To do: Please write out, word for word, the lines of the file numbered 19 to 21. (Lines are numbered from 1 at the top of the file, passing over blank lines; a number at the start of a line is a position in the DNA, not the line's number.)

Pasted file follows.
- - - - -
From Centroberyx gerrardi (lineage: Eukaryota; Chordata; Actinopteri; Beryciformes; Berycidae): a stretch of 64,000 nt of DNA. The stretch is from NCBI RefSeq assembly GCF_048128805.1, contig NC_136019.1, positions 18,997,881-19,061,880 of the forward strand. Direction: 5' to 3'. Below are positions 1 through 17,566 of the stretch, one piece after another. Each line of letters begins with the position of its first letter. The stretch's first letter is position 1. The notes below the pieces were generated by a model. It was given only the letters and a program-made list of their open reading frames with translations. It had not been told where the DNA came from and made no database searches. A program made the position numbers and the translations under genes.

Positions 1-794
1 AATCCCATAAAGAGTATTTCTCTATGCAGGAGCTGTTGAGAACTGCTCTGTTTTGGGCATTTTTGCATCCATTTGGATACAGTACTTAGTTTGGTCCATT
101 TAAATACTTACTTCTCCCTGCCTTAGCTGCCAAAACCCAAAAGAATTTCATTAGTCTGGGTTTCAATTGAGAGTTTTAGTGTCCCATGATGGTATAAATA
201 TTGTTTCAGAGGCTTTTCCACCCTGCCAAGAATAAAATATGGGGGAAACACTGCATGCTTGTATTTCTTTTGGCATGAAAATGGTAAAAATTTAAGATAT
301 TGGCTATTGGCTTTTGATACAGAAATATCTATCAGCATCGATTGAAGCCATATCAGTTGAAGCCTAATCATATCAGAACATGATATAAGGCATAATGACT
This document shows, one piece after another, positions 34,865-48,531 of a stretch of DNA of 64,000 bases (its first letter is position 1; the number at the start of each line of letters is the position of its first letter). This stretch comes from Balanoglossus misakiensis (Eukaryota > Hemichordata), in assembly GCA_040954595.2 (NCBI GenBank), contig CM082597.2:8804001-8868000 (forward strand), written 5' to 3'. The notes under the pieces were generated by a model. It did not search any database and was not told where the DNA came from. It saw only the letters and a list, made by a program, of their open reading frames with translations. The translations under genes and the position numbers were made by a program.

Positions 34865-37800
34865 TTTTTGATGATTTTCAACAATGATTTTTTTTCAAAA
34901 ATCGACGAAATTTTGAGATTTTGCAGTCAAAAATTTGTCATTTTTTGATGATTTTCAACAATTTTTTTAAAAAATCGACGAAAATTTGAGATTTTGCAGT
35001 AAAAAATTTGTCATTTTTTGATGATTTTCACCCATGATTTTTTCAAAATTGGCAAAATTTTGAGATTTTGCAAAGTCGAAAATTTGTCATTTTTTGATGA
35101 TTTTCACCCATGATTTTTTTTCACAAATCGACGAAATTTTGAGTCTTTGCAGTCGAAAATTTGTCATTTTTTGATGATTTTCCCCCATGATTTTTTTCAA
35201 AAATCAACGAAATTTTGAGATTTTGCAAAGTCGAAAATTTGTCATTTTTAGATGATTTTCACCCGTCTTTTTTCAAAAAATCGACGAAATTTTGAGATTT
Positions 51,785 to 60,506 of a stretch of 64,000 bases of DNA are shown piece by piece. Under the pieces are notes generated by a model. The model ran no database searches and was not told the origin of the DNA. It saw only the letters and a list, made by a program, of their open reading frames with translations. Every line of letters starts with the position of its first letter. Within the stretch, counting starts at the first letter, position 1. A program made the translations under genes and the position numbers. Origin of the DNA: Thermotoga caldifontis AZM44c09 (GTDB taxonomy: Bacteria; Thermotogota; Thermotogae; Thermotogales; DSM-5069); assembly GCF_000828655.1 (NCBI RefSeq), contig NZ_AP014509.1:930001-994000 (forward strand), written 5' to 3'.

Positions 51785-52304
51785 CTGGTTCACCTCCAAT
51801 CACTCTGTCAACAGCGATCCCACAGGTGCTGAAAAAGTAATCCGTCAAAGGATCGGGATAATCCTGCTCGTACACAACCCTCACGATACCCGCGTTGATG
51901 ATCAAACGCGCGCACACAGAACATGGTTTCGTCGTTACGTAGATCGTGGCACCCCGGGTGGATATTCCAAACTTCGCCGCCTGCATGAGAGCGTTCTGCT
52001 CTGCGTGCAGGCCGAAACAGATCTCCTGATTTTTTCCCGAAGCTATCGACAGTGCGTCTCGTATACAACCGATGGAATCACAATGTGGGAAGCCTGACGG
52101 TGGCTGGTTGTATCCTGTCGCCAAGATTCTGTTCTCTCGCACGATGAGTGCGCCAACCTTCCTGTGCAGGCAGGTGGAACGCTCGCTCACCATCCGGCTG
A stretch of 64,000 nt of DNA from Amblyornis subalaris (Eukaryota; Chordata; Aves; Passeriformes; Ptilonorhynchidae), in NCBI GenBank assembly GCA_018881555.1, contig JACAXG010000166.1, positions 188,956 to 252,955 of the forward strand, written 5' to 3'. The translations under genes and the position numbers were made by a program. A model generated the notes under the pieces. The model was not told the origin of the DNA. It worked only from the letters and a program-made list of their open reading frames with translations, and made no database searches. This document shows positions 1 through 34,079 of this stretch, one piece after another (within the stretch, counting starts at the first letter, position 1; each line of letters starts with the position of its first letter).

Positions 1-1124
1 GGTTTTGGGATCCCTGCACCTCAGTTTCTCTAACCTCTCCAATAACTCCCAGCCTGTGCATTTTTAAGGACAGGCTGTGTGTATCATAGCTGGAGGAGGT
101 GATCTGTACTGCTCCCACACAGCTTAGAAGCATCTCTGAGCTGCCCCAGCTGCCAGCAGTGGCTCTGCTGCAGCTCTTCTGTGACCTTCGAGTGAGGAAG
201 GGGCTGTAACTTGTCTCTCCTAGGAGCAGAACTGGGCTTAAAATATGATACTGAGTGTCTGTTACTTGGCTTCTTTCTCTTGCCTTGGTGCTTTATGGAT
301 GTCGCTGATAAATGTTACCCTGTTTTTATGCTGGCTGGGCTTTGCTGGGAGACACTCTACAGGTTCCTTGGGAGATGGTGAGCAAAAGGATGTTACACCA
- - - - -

52001 CTGCGTGCAGGCCGAAACAGATCTCCTGATTTTTTCCCGAAGCTATCGACAGTGCGTCTCGTATACAACCGATGGAATCACAATGTGGGAAGCCTGACGG
52101 TGGCTGGTTGTATCCTGTCGCCAAGATTCTGTTCTCTCGCACGATGAGTGCGCCAACCTTCCTGTGCAGGCAGGTGGAACGCTCGCTCACCATCCGGCTG
A stretch of 64,000 nt of DNA from Amblyornis subalaris (Eukaryota; Chordata; Aves; Passeriformes; Ptilonorhynchidae), in NCBI GenBank assembly GCA_018881555.1, contig JACAXG010000166.1, positions 188,956 to 252,955 of the forward strand, written 5' to 3'. The translations under genes and the position numbers were made by a program. A model generated the notes under the pieces. The model was not told the origin of the DNA. It worked only from the letters and a program-made list of their open reading frames with translations, and made no database searches. This document shows positions 1 through 34,079 of this stretch, one piece after another (within the stretch, counting starts at the first letter, position 1; each line of letters starts with the position of its first letter).